2019 Health FSA Limit Projection, New SF HCSO Amounts, and More Fall Updates

2019 Health FSA Salary Reduction Limit Likely to Increase to $2,700

Newfront is projecting that for plan years beginning on or after January 1, 2019, the health FSA salary reduction contribution limit will increase to $2,700 (up from $2,650 currently).  Our projection shows an inflation increase of $229.12 (from the initial $2,500 limit in 2013).  By law, the increase is rounded to the next lowest multiple of $50, which in this case will be an increase of $200 from the initial $2,500 limit.

The increase will not be official until the IRS releases its annual inflation-adjusted limits.  The IRS issues those numbers in a Revenue Procedure document that typically comes out in late October.  Last year, the release date was October 19.  Stay tuned.

As a reminder, employer contributions (including non-cashable flex credits) cannot exceed $500 per plan year for the health FSA to maintain excepted benefit status.  Non-excepted health FSAs generally cannot comply with the ACA market reform mandates. Therefore, in almost all cases the maximum health FSA amount available to an employee for plan years beginning on or after January 1, 2019 will be limited to $2,700 (max employee salary contribution) + $500 (max employer contribution, if offered) = $3,200 (combined).  This assumes the projected increase to $2,700 for next year is confirmed by the IRS.

Also remember that your health FSA eligibility will need to be no broader than your major medical plan eligibility in order to maintain excepted benefit status (as required by the ACA).  In other words, the health FSA should never be available to an employee who is not also eligible (regardless of enrollment) for your major medical plan.

2018 San Francisco Health Care Security Ordinance (HCSO) Health Care Expenditure Rates

2019 San Francisco Health Care Security Ordinance (HCSO) Expenditure Rates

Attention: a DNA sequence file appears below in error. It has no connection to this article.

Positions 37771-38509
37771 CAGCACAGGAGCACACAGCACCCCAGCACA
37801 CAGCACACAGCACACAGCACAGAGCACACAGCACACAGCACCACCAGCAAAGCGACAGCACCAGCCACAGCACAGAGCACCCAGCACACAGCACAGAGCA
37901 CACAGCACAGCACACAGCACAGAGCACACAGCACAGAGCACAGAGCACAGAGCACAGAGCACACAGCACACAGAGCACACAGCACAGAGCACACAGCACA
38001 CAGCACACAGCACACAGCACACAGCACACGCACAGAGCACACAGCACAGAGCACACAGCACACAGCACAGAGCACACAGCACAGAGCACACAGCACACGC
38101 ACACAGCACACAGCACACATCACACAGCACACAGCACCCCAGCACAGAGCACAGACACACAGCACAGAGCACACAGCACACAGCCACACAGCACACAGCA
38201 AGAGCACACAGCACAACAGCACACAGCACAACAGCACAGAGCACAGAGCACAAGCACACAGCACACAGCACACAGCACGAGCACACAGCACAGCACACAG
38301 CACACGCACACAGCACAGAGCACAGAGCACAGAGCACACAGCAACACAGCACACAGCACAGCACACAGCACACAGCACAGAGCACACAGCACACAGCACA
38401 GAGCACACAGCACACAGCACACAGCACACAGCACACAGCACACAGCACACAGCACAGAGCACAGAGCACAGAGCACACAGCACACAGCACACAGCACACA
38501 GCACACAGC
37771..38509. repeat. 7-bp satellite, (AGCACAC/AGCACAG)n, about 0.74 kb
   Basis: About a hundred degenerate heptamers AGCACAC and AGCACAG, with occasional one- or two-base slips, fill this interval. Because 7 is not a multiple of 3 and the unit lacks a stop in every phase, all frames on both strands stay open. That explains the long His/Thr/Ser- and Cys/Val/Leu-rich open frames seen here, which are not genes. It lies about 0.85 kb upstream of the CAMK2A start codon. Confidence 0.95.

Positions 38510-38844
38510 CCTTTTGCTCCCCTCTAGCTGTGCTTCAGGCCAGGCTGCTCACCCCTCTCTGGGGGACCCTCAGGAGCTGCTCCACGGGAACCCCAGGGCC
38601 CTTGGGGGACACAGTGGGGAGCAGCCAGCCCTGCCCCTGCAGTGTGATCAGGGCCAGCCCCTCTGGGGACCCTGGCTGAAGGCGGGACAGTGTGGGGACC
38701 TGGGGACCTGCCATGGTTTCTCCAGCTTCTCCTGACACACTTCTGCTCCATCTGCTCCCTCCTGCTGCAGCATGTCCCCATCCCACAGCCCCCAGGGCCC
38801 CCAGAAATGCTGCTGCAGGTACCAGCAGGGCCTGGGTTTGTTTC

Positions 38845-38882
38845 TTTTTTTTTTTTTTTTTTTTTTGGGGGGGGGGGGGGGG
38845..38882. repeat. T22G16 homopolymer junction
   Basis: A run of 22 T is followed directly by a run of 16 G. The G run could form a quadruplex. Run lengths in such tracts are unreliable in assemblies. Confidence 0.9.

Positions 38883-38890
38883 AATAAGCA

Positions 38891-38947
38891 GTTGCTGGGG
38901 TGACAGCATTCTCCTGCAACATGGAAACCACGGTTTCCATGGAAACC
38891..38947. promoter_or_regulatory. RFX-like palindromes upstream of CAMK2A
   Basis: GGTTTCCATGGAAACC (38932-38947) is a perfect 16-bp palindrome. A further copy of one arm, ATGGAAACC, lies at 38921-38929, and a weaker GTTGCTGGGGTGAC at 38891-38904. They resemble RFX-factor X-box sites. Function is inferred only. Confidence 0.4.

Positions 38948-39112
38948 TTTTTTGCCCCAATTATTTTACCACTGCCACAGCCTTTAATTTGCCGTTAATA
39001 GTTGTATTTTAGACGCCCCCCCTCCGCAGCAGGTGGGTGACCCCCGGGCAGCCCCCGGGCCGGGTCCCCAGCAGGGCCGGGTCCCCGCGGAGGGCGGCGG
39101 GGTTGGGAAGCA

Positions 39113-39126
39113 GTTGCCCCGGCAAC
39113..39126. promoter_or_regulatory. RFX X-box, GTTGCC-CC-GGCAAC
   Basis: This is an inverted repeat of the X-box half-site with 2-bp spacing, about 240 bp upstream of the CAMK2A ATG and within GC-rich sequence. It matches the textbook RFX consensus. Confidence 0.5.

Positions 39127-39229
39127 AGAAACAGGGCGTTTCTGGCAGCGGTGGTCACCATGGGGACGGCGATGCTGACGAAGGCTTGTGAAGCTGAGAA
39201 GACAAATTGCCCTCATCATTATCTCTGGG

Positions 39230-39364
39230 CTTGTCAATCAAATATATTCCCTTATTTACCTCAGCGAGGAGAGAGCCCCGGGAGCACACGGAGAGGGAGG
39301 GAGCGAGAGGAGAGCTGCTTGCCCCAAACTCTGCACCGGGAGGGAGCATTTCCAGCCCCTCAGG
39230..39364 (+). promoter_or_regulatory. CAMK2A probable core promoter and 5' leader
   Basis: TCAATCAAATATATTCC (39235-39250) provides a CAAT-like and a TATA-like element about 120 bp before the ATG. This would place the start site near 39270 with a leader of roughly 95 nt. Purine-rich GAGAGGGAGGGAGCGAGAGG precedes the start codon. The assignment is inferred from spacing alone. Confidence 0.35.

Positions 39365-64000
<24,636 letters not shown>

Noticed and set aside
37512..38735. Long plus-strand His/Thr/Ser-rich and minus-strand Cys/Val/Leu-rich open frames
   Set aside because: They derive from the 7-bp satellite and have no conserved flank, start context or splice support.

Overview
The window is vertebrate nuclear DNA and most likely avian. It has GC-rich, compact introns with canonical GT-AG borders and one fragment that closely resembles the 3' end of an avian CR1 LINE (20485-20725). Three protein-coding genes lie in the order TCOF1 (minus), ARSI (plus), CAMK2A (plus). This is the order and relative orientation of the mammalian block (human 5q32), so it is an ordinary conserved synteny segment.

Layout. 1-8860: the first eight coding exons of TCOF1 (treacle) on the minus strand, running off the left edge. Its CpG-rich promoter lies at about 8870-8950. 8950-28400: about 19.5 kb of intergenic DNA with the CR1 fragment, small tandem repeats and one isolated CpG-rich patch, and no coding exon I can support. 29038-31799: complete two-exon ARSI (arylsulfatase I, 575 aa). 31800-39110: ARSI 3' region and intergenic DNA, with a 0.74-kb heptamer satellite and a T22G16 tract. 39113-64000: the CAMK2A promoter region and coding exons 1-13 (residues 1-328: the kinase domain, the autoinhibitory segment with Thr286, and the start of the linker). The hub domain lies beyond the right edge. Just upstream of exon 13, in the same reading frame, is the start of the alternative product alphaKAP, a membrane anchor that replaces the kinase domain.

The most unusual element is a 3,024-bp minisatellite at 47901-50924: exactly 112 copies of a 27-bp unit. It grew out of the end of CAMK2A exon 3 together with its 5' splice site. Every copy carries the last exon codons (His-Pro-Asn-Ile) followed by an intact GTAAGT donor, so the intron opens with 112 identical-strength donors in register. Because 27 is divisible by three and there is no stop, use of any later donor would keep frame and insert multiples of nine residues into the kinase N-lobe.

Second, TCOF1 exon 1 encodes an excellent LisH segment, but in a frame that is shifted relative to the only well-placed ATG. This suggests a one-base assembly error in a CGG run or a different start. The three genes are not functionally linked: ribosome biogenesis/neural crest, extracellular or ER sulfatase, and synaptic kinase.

The San Francisco Office of Labor Standards Enforcement (OLSE) also recently released the updated 2019 HCSO required health expenditure rates.

Under the HCSO, employers with 20 or more employees (50 or more for non-profits) are required to make a minimum level of health care expenditures for certain employees performing work in San Francisco.

**The new 2019 Rates:   **

More information on all of these requirements is available on the OLSE’s HCSO website.  Also, see our Newfront Office Hours webinar The Health Care Security Ordinance: A Refresher Course in the HCSO Basics for SF Employers for a complete overview of the HCSO requirements for employers.

More Fall Reminders

  • **Medicare Part D: **The Medicare Part D Notice of Creditable (or Non-Creditable) Coverage is due to employees by October 15.  Employers frequently bundle this with other required annual notices, such as the CHIP and WHCRA notices.  

  • Form 5500: The Form 5500 filing due date for calendar-year plans that filed for the 2½-month extension is October 15.  

  • ACA Reporting: The IRS recently issued the draft 2018 Forms 1094-C and 1095-C for employer ACA reporting, as well as draft updated instructions.  The draft forms remain essentially unchanged from 2017.  It is not clear whether the Trump administration will again delay the applicable deadlines or continue the previous years’ good faith enforcement safe harbor. 

  • ACA Premium Tax: Another one-year moratorium on the ACA health insurance premium tax for fully insured medical policies will kick in for 2019.  The fee previously had a one-year moratorium in 2017, but it was back in effect for 2018. The tax was estimated to add two to three percentage points to the 2018 premium cost.  

  • ACA Pay or Play Penalties: The 2018 employer mandate pay or play penalties are currently $2,320 (the Section 4980H(a) “A Penalty”) and $3,480 (the Section 4980H(b) “B Penalty”) annualized.  The IRS has not announced updated 2019 penalty amounts, but projections are for the A Penalty to increase to $2,500 and the B Penalty to increase to $3,750. 

  • ACA Pay or Play Affordability: The 2019 affordability safe harbor percentage makes a significant increase from 9.56% to 9.86%.  This sets the federal poverty line affordability safe harbor at a $99.75 maximum monthly employee-share of the premium for the lowest-cost plan option at the employee-only tier.  

Brian Gilmore
The Author
Brian Gilmore

Lead Benefits Counsel, VP, Newfront

Brian Gilmore is the Lead Benefits Counsel at Newfront. He assists clients on a wide variety of employee benefits compliance issues. The primary areas of his practice include ERISA, ACA, COBRA, HIPAA, Section 125 Cafeteria Plans, and 401(k) plans. Brian also presents regularly at trade events and in webinars on current hot topics in employee benefits law.

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